If you see a disabled person, would like to help, here are some "rules" you should self-enforce
Here are some general rules for helping all people with disabilities
- Always treat people with disabilities as equals. All people want to have friends, fun, and experience life to the maximum. People with disabilities are no exception. Never be afraid, skeptical, or embarrassed to approach someone with a disability. People with disabilities have just as much fun!
- Always ask before you help. People with disabilities have varying levels of independence. Never assume someone with a disability has a low-level. If someone looks like they’re struggling, ask before you help. A person may welcome help, or they may ask that you let her be independent; but even if she looks like she’s struggling, she may just want to become more independent, which requires practice in everyday situations.
- Never assume someone does or does not have a disability. Everyone is different. Sometimes, people with disabilities may act, feel, or think differently than you. Don’t assume that for this reason someone has a disability, simply treat him/her as an individual because all people should be treated equally.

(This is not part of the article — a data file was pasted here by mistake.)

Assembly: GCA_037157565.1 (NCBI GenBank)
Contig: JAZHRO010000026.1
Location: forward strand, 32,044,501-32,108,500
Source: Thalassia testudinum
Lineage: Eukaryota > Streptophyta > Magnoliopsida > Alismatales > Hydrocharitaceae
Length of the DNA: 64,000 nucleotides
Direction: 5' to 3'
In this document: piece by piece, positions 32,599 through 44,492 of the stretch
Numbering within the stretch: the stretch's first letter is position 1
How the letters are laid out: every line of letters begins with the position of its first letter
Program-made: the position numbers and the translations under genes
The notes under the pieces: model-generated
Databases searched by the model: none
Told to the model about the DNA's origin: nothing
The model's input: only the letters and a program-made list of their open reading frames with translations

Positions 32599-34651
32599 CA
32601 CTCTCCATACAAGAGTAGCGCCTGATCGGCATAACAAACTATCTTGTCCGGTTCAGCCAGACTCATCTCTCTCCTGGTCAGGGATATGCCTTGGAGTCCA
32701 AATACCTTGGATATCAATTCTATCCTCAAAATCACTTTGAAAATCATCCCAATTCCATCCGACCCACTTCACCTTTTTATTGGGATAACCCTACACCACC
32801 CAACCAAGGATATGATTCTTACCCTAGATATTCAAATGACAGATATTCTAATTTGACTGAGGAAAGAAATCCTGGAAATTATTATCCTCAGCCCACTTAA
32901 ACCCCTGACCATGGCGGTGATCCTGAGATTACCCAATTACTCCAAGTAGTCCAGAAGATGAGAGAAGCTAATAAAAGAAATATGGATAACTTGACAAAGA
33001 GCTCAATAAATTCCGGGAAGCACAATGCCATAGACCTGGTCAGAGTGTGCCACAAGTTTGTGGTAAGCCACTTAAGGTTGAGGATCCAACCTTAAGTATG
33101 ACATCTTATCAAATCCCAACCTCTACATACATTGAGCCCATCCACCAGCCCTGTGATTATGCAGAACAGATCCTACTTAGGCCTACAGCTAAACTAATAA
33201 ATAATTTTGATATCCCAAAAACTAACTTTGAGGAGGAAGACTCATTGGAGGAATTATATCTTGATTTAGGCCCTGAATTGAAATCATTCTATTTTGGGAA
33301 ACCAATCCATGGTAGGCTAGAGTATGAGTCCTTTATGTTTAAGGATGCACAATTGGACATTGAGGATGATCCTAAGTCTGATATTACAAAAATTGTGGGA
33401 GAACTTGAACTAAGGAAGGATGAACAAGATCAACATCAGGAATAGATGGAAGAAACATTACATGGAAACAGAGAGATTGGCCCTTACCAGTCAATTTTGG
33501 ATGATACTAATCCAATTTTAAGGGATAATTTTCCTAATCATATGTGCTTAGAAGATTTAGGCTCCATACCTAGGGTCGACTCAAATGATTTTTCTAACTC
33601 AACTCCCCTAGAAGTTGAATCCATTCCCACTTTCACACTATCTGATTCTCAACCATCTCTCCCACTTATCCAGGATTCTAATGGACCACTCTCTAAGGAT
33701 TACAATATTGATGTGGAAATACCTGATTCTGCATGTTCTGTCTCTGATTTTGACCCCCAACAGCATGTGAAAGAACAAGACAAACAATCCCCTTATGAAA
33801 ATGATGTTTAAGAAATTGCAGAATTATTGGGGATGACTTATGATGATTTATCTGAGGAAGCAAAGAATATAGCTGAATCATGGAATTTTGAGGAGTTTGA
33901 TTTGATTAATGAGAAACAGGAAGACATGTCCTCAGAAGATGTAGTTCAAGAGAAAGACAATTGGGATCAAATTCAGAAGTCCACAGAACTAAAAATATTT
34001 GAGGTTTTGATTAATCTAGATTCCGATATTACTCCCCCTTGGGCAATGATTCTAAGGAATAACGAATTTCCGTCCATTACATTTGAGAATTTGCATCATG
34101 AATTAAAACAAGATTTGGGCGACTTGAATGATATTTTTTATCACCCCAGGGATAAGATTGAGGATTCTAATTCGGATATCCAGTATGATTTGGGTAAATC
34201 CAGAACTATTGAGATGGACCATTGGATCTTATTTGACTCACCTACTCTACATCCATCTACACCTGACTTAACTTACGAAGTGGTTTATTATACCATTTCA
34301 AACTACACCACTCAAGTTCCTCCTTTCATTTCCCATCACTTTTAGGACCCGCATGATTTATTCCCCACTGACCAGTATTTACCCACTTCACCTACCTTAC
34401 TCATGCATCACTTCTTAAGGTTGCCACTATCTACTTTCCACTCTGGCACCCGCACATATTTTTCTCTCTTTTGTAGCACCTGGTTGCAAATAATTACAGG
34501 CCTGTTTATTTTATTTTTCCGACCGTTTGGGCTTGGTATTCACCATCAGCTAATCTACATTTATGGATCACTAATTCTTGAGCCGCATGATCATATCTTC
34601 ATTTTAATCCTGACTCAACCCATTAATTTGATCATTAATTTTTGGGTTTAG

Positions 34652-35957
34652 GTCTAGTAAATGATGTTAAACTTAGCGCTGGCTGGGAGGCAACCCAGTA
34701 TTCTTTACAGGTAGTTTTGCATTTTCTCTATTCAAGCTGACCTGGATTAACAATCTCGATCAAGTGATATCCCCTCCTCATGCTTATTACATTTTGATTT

- Do not stare. Sometimes it is an eye-opening experience to see someone with a disability in public. However, people with disabilities have lives just like everyone else. You are certainly allowed to look, but do not stare at a person with a disability. Simply view them the way you view others.
- Respect and understand confidentiality. People with disabilities have a right to privacy. They are not obligated to tell you about their disability. If someone does tell you about his/her disability, do not assume that he/she is comfortable with you telling other people about his/her disability. Always ask permission to discuss the disability before you do it.